Causes and Prevention of Hot Foot in Cyclists

"Hot feet": feet that are hot due to weather or clothing choices

"Hot foot": a condition affecting one or both feet, otherwise known as Metatarsalgia, where the nerves and joint tissues close to the ball of your foot are repeatedly squeezed and aggravated by the long metatarsal bones which run down through the feet to the toes, leading to a burning sensation in the base of the foot.

Hot foot can be debilitating, excruciatingly painful and can turn a long ride into a miserable experience. It's a complex and often misunderstood condition both in terms of what causes it and what should be done to prevent it.

Solutions and prevention

Unfortunately, there is no one solution for hot foot that works for everyone. It's a case of making changes one at a time and trying to first identify and then eliminate the cause(s). Below are some hints that may help you address the causes or alleviate the symptoms.

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Hot feet. Feet that are hot tend to swell, causing pressure inside the shoe and adding to the squeezing of the nerves between the metatarsals. Wearing cooling socks or ensuring that shoes have adequate ventilation can help with this. Sometimes pouring ice water on feet on a hot day can have a temporary cooling effect, but this does not really address the true cause of the problem.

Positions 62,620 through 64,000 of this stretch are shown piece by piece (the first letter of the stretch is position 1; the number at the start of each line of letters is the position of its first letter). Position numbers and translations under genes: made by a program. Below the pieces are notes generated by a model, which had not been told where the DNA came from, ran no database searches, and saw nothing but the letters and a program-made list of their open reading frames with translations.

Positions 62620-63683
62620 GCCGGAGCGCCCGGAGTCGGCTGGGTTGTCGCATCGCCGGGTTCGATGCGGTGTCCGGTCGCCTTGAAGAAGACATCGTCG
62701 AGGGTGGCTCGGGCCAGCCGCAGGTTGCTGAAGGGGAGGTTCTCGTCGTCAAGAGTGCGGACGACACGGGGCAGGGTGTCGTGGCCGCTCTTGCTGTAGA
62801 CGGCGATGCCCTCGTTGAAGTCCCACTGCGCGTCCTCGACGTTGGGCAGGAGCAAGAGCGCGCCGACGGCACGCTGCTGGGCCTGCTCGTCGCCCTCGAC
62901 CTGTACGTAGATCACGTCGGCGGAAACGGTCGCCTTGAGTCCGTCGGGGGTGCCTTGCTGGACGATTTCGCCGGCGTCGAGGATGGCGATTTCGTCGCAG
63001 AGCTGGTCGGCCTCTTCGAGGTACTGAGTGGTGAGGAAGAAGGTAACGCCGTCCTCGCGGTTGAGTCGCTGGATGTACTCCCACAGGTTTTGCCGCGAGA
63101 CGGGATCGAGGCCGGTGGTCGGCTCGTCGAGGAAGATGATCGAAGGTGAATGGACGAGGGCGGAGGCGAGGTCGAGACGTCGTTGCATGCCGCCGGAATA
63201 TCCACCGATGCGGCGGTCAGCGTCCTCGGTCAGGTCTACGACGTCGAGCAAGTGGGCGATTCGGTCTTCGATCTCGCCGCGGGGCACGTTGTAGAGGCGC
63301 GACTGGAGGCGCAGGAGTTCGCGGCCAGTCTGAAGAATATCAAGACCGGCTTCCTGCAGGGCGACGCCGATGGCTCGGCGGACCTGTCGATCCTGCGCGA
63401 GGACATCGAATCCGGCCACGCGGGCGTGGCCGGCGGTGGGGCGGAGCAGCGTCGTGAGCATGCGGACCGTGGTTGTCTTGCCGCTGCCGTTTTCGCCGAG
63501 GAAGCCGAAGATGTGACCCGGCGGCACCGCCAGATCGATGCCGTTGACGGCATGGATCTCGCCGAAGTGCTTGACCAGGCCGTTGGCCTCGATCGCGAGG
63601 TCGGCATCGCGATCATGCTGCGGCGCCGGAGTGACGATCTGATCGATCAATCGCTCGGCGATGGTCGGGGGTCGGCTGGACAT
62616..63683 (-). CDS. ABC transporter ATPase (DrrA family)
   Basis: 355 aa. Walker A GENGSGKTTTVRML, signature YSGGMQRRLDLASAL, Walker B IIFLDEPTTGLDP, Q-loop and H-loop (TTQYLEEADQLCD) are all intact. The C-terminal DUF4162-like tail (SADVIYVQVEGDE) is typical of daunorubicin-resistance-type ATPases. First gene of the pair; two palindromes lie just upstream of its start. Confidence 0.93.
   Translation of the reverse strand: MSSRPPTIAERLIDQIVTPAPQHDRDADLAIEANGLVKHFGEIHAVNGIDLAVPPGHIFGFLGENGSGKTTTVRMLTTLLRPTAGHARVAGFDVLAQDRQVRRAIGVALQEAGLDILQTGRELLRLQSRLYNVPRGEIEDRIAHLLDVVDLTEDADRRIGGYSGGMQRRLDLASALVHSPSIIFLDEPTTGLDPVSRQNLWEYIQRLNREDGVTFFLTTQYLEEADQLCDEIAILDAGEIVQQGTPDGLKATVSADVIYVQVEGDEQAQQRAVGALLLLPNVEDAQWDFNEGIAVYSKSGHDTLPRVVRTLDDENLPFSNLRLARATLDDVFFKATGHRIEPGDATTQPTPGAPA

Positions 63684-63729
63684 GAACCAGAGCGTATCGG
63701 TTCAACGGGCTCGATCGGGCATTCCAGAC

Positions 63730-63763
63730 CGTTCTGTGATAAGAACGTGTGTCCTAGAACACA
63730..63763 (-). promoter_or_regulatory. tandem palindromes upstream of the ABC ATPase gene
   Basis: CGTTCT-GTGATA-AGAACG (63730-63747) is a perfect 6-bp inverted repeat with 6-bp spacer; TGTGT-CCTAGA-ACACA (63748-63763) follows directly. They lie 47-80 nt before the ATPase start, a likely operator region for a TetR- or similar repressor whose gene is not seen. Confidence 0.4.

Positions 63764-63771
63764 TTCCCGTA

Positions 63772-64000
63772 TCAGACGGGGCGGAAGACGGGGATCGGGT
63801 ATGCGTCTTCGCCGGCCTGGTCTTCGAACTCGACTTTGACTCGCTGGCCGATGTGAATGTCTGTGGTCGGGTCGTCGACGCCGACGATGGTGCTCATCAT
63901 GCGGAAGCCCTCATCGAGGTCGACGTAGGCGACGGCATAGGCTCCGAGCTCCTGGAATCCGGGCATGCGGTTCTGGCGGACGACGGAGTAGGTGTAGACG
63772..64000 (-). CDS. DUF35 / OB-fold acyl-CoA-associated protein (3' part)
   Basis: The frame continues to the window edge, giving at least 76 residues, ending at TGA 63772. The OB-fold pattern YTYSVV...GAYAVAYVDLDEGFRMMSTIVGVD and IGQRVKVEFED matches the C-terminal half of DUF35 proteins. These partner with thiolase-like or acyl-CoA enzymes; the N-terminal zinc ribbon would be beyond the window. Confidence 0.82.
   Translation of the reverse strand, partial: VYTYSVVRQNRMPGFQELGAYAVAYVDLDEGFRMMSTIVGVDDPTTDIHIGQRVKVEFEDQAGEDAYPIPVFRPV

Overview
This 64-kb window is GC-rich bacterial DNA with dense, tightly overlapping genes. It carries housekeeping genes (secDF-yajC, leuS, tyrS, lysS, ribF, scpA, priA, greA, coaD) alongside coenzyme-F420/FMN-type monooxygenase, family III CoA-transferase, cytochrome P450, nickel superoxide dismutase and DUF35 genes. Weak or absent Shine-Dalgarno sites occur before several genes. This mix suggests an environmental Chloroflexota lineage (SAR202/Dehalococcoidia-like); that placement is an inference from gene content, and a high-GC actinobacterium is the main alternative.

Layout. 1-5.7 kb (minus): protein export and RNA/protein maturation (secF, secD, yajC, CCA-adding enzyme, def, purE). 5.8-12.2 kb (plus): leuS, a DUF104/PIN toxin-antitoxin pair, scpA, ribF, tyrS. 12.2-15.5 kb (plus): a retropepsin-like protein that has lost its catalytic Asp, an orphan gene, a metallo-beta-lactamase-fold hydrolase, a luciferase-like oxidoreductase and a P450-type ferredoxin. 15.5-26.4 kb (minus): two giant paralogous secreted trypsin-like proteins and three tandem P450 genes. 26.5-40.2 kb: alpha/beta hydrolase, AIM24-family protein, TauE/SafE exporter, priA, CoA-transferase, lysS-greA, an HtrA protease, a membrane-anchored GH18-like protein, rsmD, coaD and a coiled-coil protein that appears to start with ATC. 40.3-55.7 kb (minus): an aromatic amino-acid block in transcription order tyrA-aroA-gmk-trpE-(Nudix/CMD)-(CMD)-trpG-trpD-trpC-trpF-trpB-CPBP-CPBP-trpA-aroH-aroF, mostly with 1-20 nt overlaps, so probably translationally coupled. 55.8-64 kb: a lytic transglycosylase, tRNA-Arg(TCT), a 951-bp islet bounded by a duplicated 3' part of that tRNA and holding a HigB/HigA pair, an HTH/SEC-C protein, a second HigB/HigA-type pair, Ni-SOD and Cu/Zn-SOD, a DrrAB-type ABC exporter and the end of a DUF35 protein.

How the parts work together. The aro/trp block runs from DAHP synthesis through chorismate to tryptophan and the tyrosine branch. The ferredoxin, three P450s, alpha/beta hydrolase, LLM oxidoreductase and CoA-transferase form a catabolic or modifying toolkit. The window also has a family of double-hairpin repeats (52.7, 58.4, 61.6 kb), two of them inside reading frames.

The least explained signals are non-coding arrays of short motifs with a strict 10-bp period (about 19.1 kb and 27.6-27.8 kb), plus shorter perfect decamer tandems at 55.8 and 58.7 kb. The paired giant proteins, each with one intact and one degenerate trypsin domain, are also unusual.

Shoe soles. This is a contentious topic as there has been much debate whether a stiffer sole contributes to the pressure on the metatarsal nerves and joint tissue. A study in 2003 found carbon-soled shoes resulted in an average increase in forefoot pressure of 18 percent over more traditional plastic shoes. This makes sense. For example, if the sole is stiff, it won't flex under foot pressure and spread the load to other parts of the foot (imagine the difference between standing on concrete versus standing on a soft mat). However, some people swear that stiffer soles have solved their hot foot issues.

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My opinion is this: If the pressure is across the entire ball of the foot then a stiffer sole probably won't help much and perhaps the sufferer should try a more flexible sole which, although less efficient, will flex a little more and spread the load over more of the base of the foot rather than just the ball. However if the pain is centered on a 'hot spot' then this could suggest that a stiffer sole may help with such pain, which could be the result of the pedal causing pressure in one localized spot.

Cleat position. Cleats that are positioned too far forward could be the issue. Sometimes moving them back a fraction can help alleviate pressure, even if they were originally in the correct position. The advice of a professional bike fitter is highly advisable when moving cleats back or forward as saddle height should also be adjusted and cleat positioning can affect other biomechanical issues.

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